If there are no Nigerians bonded into a nation by a commonality of language and culture, if the term “’Nigeria’ is merely a distinctive appellation to distinguish those who live within the boundaries of Nigeria from those who do not,” then why are we killing ourselves to protect a company that we did not create? We, the inhabitants of this geographical area, are not the shareholders of the company, but rather the commodity that is being traded.

Today, many Yoruba people are running away from their homeland as far and as fast as they can. They emigrate to the USA, UK, Canada, etc looking for somewhere to call home. Many have lived in the diaspora for upwards of 40 or 50 years and can no longer return home because, in reality, there is no home to return to.

Yoruba sportsmen and women who have achieved great accolades in their relevant disciplines, such as Anthony Joshua and Tobi Amusan, have done it outside the shores of Yorubaland. It is not that our homeland is cursed, but that it has not been built into the enabling environment required for our people to thrive and fulfil their destiny.

When I was planning to come to the UK over 10 years ago, my plan was to spend one year obtaining a Master’s degree, before returning to a lucrative job with an oil company in Nigeria. Alas, 10 years has passed and now my home is in the United Kingdom, with no plans to return and settle in Yorubaland anytime soon. I am not complaining about the good life I have come to enjoy here in the UK; I am only saddened that our leaders have not done anything to create a better life for the millions of our people in our homeland. We, however, cannot follow in our leaders’ path of apathy; it is imperative that we stand up and fight for the future of the next generation.

We can continue to moan without taking action and wait for a miracle to happen; or we can begin to put in the effort required to bring our Yoruba nation out of Nigeria. The choice is in your hands, every Yoruba man and woman must choose whether to take the path of action or inaction. However, as for me and my household, we will continue to advocate for Yoruba nation. We are not pursuing independence because it is one of multiple solutions that can create a better life for our people; we are pursuing independence because it is the only way to create a better life for our people. The sooner we realise this, the better it will be for all of us.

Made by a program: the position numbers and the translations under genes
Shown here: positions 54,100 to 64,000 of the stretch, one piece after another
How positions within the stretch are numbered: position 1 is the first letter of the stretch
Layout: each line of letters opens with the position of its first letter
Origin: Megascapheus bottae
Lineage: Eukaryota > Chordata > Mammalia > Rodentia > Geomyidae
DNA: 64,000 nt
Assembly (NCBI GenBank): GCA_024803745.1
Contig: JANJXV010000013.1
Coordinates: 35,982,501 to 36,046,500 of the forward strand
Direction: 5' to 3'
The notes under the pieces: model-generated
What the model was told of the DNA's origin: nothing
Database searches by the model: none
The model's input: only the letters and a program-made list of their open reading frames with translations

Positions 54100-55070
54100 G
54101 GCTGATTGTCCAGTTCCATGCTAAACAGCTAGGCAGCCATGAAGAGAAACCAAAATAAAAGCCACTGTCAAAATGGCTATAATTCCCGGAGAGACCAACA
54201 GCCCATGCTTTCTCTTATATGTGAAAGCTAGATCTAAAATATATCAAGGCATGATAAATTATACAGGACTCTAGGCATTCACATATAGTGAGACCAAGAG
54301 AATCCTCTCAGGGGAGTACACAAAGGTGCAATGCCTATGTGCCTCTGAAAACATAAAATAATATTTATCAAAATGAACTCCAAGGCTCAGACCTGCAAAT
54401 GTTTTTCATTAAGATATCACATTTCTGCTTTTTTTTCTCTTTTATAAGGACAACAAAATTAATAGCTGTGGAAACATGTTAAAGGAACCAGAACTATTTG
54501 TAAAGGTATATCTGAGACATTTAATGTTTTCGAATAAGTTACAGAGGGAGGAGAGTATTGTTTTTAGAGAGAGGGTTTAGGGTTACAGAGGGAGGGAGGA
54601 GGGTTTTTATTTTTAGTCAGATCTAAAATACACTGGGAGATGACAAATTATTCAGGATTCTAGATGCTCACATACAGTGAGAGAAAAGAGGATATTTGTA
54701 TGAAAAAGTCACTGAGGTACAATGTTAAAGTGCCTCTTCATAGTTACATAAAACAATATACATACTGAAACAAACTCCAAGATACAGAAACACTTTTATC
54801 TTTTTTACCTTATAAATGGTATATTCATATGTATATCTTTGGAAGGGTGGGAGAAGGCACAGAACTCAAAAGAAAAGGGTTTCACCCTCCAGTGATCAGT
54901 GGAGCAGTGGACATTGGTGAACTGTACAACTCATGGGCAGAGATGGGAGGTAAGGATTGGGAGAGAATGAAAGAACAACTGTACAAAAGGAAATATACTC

Once realising this truth, the next question people may ask is, what should we do in response? We Yoruba need to be resolute in our demand for change, we must insist – in a non-violent manner – that there will be no participation in Nigeria’s elections across Yorubaland until we have been able to sit down and discuss how we want to move forward. After all, what we have in Nigeria is never election but selection – it is not the populace who elect their leader, but the electoral powers who select their choice. This is the time that will make or break Nigeria; we must accelerate the Yoruba independence journey to ensure that we are freed in totality from the mental shackles bound around our neck.

I implore those who are still searching for the solution to creating a better Nigeria to sit down and ask themselves: what is Nigeria? What language does Nigeria speak? If Nigeria is a cohesive country, then why is our lingua franca English? It is only when we know the truth concerning our origin and Yoruba heritage that we can appreciate who we truly are. We Yoruba are a great people, having a unique language, culture and tradition that transcend millennia. The sooner we begin reclaiming our identity, the better it will be, not just for ourselves but for all of the generations yet unborn.

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Osun: The Power of the People is Under Attack




By James O. Bamgbose

At the mention of democracy, what easily comes to mind is the fact that it is a system that places the power to decide leadership on the people. But the experience of the people of Osun state has been the entire opposite of this enticing feature that endears people to democracy. Politicians who fail to get the mandate of the people seem to have found a way to use the court to impose themselves power.